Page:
Just like in human medicine, the advancements in pet medicine keeps our pets healthier and extends their life expectancy. Because our pets are living longer this increases the overall number of pets that acquire diseases that affect aging animals. While cancer doesn’t solely affect elderly pets, aging increases the risks and occurrences.

In general, cancer is caused by abnormal cell growth. Cells grow at a faster rate than the body’s immune system can suppress and these cells form masses or tumors.

“Dogs are affected by more forms of cancer than other companion animals A.cording to the American Veterinary Society cancer is the leading cause of death in 47% of dogs, especially dogs over the age of ten, and 32% of cats. Dogs get cancer at about the same rate as humans, while cats get fewer cancers. Some breeds or families of dogs have a higher incidence for developing cancer at an earlier age, but in most cases it’s a disease found in aging animals. There are nearly 100 types of animal cancer. Cancer in pets can be found in the skin, bones, breast, head & neck, lymph system, abdomen and testicles. Leukemia is the most common type of cancer in cats and lymphoma and mammary gland cancer are the most common type of dog cancers.” Fetchacure.com

The box below highlights some of the most common forms of pet cancer. Stay tuned for this Thursdays post on cancer care and treatment at A2AH.

The most common types of pet cancer

Skin – Skin tumors are very common in older dogs, but much less common in cats. Most skin tumors in cats are malignant, but in dogs they are often benign. Your veterinarian should examine all skin tumors in a dog or cat to determine if any are malignant.

Mammary Gland (Breast) – 50% of all breast tumors in dogs and greater than 85% of all breast tumors in cats are malignant. Spaying your female pet before 12 months of age will greatly reduce the risk of mammary gland cancer.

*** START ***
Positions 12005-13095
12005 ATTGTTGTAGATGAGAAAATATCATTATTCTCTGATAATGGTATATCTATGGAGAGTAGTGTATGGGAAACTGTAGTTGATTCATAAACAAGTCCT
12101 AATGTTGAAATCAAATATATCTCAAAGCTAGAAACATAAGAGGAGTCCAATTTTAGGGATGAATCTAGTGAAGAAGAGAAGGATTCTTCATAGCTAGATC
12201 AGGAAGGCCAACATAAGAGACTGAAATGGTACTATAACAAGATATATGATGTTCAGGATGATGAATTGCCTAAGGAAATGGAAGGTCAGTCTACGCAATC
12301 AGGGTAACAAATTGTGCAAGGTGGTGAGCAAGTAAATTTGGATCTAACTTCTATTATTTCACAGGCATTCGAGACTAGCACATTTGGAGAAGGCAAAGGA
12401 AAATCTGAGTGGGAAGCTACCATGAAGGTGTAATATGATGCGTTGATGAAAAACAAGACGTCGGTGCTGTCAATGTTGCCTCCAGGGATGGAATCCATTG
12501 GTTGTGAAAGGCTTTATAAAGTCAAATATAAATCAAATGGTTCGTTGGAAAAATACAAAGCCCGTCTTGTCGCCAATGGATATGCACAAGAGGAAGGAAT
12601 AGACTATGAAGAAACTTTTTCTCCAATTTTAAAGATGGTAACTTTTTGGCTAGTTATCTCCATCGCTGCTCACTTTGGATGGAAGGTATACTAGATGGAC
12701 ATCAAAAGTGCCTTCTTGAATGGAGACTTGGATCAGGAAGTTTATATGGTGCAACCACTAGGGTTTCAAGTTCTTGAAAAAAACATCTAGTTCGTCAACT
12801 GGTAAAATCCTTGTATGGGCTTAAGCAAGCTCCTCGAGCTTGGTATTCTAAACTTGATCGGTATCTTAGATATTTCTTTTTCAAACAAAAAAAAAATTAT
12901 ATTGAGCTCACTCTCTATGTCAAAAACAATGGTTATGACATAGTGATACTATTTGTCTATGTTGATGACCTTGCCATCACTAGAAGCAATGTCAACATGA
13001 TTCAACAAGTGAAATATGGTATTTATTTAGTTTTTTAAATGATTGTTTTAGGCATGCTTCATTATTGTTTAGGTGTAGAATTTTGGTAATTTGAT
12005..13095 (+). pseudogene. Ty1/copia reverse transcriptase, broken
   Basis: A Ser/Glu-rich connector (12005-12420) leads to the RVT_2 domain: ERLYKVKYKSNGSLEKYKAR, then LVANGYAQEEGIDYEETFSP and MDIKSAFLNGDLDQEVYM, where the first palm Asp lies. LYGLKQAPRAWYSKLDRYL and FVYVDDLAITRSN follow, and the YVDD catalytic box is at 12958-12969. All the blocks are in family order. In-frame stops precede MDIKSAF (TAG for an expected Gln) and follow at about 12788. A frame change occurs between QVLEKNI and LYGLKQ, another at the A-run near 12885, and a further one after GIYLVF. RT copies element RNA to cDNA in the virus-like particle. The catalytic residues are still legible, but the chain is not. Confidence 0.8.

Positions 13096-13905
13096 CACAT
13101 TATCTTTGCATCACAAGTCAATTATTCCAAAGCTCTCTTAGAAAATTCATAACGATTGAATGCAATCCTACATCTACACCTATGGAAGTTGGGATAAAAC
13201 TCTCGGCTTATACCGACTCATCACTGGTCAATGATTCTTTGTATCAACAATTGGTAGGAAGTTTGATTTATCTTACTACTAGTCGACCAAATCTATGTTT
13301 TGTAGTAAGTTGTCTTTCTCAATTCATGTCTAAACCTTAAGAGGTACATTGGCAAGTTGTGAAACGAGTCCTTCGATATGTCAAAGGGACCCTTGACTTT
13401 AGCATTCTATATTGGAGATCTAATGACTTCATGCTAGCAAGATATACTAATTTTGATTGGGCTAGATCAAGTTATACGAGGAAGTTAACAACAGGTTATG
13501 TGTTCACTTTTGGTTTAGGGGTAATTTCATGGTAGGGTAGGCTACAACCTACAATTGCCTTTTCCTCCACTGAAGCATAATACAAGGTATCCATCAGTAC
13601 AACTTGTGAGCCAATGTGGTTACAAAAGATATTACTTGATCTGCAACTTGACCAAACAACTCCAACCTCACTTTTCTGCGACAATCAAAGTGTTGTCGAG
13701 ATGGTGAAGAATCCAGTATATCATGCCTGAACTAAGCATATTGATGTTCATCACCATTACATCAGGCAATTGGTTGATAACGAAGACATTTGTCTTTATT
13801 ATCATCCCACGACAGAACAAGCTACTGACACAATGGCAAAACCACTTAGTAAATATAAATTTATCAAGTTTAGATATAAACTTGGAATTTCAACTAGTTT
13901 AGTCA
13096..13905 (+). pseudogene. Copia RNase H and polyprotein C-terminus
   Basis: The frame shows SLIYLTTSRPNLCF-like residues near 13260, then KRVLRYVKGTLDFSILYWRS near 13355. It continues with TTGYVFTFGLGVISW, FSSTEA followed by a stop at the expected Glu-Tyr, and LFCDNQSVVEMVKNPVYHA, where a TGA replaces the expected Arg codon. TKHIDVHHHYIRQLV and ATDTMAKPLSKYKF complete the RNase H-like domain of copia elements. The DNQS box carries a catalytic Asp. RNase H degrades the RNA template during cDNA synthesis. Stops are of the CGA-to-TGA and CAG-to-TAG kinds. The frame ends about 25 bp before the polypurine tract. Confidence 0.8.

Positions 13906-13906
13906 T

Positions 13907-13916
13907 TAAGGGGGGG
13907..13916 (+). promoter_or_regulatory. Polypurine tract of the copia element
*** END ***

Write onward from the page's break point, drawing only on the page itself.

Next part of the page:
Head & Neck – Neoplasia of the mouth is common in dogs and less common in cats. Signs to watch for are a mass or tumor on the gums, bleeding, odor, or difficulty eating. Since many swellings are malignant, early, aggressive treatment is essential. Neoplasia may also develop inside the nose of both cats and dogs. Bleeding from the nose, breathing difficulty, or facial swelling are signs that may indicate neoplasia and should be checked by your veterinarian.

Lymphoma – Lymphoma is a common form of neoplasia in dogs and cats. It is characterized by enlargement of one or many lymph nodes in the body. A contagious feline leukemia virus can be the cause of lymphoma in some cats.

Testicles – Testicular tumors are rare in cats and common in dogs, especially those with retained testicles (testicles that did not move to their normal positions during growth, and may be located in the abdomen or between the abdomen and scrotum).

Abdominal Tumors – Tumors inside the abdomen are common but it is difficult to make an early diagnosis. Weight loss or abdominal swelling are signs of these tumors.

Bone – Bone tumors are most often seen in large breed dogs and dogs older than seven years, and rarely in cats. The leg bones, near joints, are the most common sites. Persistent pain, lameness, and swelling in the affected area are common signs of the disease.

Information found on fetchacure.com

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